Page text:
It’s vital we protect the soul of our democracy
Published by The Daily Mail (16th October, 2021)
Yet again, Britain shudders in collective shock as a Member of Parliament is slaughtered while doing their job.
I do not know the full details as I write these words except that Sir David Amess has died in a stabbing. So this time it is a Tory. Last time it was Labour. But their politics do not matter now.
Sir David could not have been more different from Jo Cox, who was shot and stabbed five years ago.
He was a 69-year-old married father of five, firmly on the Tory right and Eurosceptic, a political veteran who had represented Essex constituencies (first Basildon, later Southend West) in parliament for almost four decades.
She was 41, Labour and a proud Remainer, a wife and adoring mother of two, filled with idealism after her election to a Yorkshire seat, Batley and Spen, in 2015.
But while so very different in life, this pair of politicians are united in the terrible manner of their deaths.
Both were devoted democrats who died carrying out their work in a land that boasts of being the mother of parliaments. And both were murdered while attending the weekly surgeries with constituents that are one of the pillars of our political system.
So have no doubt this latest stabbing drives a chilling stake through the core of our democracy.
Inevitably there will be understandable demands for more security, more protection of our politicians, more distance from the people they represent.
Bear in mind that Cox may have been the first killing of an MP since 1990 (when Ian Gow became the fourth Westminster victim of the Irish Troubles). Yet two more had suffered savage attacks in their constituency offices and been fortunate to survive: the Liberal Democrat MP Nigel Jones (whose aide Andy Pennington died as he tried to protect him from a sword-wielding attacker in Cheltenham) in 2000, and Labour MP for East Ham Stephen Timms who was stabbed in 2010 by a woman protesting at his support for the Iraq War.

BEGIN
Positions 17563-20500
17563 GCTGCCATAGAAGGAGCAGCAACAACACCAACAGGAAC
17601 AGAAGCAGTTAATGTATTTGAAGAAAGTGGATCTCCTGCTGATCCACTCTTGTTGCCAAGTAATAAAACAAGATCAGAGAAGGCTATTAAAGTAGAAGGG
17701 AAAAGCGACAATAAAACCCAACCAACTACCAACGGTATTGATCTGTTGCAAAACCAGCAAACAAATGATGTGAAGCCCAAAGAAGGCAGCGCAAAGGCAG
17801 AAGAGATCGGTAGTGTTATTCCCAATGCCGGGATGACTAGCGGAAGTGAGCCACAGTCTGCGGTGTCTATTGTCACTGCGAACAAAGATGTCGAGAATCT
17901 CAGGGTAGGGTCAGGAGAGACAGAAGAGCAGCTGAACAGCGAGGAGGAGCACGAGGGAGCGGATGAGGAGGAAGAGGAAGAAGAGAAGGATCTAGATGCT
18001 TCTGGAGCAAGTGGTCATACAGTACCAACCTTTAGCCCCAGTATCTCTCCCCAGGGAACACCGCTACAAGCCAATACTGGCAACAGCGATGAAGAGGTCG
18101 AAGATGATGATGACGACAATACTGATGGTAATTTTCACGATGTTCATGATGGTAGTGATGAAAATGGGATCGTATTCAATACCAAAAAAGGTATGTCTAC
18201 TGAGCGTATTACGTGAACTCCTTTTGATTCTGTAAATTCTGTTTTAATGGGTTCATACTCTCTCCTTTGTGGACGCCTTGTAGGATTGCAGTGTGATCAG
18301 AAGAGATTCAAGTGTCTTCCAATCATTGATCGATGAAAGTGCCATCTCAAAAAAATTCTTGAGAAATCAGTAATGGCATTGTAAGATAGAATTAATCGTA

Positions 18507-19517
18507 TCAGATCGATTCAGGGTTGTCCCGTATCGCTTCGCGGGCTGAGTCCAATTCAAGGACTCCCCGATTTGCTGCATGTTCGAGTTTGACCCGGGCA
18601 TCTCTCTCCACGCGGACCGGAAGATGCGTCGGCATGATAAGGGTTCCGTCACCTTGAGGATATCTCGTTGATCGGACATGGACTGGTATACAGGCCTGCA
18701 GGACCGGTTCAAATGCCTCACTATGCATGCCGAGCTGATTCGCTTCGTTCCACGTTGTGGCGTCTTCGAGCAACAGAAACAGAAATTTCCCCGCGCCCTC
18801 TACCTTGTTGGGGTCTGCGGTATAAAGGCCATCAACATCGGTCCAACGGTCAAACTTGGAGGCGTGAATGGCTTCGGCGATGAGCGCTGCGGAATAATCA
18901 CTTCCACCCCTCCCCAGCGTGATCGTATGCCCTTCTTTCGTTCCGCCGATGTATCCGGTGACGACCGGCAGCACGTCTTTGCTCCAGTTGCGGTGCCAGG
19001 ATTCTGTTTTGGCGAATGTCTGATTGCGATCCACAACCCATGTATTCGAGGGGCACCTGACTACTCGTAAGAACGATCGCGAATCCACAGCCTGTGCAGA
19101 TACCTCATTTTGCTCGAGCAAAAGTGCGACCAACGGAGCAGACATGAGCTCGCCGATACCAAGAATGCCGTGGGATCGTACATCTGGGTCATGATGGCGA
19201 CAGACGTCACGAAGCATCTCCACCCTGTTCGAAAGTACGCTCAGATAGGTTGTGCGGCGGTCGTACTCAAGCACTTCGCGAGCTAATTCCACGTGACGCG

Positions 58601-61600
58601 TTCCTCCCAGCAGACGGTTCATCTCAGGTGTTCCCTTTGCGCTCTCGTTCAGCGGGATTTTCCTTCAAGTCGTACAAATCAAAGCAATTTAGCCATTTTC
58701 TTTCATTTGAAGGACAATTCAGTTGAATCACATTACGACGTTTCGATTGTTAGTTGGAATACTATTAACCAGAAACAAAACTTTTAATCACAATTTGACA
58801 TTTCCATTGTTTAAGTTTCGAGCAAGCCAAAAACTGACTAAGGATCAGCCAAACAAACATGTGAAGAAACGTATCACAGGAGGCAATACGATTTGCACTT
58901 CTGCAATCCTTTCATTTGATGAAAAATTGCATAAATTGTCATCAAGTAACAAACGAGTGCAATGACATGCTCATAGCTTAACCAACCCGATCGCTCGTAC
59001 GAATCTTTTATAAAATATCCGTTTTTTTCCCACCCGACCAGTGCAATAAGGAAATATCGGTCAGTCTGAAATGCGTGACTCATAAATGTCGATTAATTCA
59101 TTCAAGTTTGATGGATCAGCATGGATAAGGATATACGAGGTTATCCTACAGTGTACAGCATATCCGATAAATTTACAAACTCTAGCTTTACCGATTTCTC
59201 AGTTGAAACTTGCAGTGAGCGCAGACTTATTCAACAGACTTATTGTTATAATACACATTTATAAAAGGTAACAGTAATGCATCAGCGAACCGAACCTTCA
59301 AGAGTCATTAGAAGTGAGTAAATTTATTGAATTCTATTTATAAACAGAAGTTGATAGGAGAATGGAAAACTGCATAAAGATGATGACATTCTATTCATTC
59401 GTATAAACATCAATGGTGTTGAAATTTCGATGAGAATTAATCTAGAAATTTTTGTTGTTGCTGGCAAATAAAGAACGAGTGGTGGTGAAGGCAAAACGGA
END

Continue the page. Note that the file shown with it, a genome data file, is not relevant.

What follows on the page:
Politics is a tough job at the best of times given the intense demands, hours and pressures. MPs have less power than many voters think – yet at those crucial surgeries they must try to directly address their voters’ concerns and plug the many gaps in our creaking public services.
Meanwhile, the toxicity of our politics has grown as debate grows more brutal and shrill – inflamed by the Brexit divisions, the pandemic and, above all, by the corrosive nature of social media that panders to those shouting the loudest.
Yes, politicians bear some responsibility. Westminster often seems closer to a playground than a political arena. Labour’s deputy leader, Angela Rayner, calls Conservatives ‘a bunch of scum’ yet keeps her job. A colleague announces that she could never be friends with a Tory. Government ministers deliberately stoke explosive culture wars.
But these problems are not unique to Britain. Just look across the Atlantic, where in January this year there was a lethal invasion of the US Congress in an effort to thwart the presidential election result and talk of possible civil war in a divided society flooded with guns.
However, we need to grapple with the consequences for our own democracy since it relies on that openness between politicians and the people they are elected to serve.
Twenty years ago, following the attack on Jones, his colleagues were already starting to warn about facing terrifying threats and keeping their office addresses secret.
After the killing of Cox in 2016, a Home Office study of 239 MPs found four in five had experienced aggressive or intrusive behaviour and in half the cases, they were targeted in their own homes. Depressingly, 36 of them said they feared going out in public.
As Sir David wrote at the time, in words now laced with such cruel irony, MPs were becoming more wary and focusing on security. He said, rightly, that such attacks imperil ‘the great British tradition of the people openly meeting their politicians’.
Yet this comes as we need desperately to strengthen Westminster, boost public trust in politics and improve the talent pool of our leaders given the enormity of the challenges at home and abroad.
Our democracy is under assault on many fronts – from foreign powers, from social media, from multinationals and now from another of these horrifying attacks.
At the same time, we have become frighteningly casual over the precious nature of our democracy. This jars with me when I report from around the world on brave people risking their lives and liberty for a way of life we take for granted.
Jo Cox did not deserve to die in brutal circumstances. Nor did David Amess. But now in the wake of their distressing killings, we need to ponder how to protect both our MPs and the soul of our democracy.